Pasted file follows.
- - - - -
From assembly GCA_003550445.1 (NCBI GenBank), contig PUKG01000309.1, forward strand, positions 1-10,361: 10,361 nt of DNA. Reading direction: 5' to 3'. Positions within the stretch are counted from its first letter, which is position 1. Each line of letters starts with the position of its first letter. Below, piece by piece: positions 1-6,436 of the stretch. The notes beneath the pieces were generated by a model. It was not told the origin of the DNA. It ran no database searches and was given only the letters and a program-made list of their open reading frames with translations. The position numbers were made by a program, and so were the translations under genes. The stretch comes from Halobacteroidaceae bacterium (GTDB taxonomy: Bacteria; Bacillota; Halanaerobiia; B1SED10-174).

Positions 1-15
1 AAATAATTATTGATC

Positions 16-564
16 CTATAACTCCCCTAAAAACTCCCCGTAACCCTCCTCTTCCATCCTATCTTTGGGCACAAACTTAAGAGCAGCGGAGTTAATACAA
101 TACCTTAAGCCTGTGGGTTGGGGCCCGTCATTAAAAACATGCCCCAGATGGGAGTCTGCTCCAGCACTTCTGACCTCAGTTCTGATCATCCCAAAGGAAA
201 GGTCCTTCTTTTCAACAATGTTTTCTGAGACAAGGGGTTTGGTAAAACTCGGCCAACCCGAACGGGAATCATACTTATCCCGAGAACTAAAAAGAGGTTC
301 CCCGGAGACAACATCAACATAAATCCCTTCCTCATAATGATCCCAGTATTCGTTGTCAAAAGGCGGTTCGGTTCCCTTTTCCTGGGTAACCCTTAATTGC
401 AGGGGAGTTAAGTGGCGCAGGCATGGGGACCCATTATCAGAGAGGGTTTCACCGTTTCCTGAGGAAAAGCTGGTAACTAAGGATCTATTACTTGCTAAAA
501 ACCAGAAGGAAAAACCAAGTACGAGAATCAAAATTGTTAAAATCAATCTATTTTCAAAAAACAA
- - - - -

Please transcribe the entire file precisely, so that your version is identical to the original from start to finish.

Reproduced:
From assembly GCA_003550445.1 (NCBI GenBank), contig PUKG01000309.1, forward strand, positions 1-10,361: 10,361 nt of DNA. Reading direction: 5' to 3'. Positions within the stretch are counted from its first letter, which is position 1. Each line of letters starts with the position of its first letter. Below, piece by piece: positions 1-6,436 of the stretch. The notes beneath the pieces were generated by a model. It was not told the origin of the DNA. It ran no database searches and was given only the letters and a program-made list of their open reading frames with translations. The position numbers were made by a program, and so were the translations under genes. The stretch comes from Halobacteroidaceae bacterium (GTDB taxonomy: Bacteria; Bacillota; Halanaerobiia; B1SED10-174).

Positions 1-15
1 AAATAATTATTGATC

Positions 16-564
16 CTATAACTCCCCTAAAAACTCCCCGTAACCCTCCTCTTCCATCCTATCTTTGGGCACAAACTTAAGAGCAGCGGAGTTAATACAA
101 TACCTTAAGCCTGTGGGTTGGGGCCCGTCATTAAAAACATGCCCCAGATGGGAGTCTGCTCCAGCACTTCTGACCTCAGTTCTGATCATCCCAAAGGAAA
201 GGTCCTTCTTTTCAACAATGTTTTCTGAGACAAGGGGTTTGGTAAAACTCGGCCAACCCGAACGGGAATCATACTTATCCCGAGAACTAAAAAGAGGTTC
301 CCCGGAGACAACATCAACATAAATCCCTTCCTCATAATGATCCCAGTATTCGTTGTCAAAAGGCGGTTCGGTTCCCTTTTCCTGGGTAACCCTTAATTGC
401 AGGGGAGTTAAGTGGCGCAGGCATGGGGACCCATTATCAGAGAGGGTTTCACCGTTTCCTGAGGAAAAGCTGGTAACTAAGGATCTATTACTTGCTAAAA
501 ACCAGAAGGAAAAACCAAGTACGAGAATCAAAATTGTTAAAATCAATCTATTTTCAAAAAACAA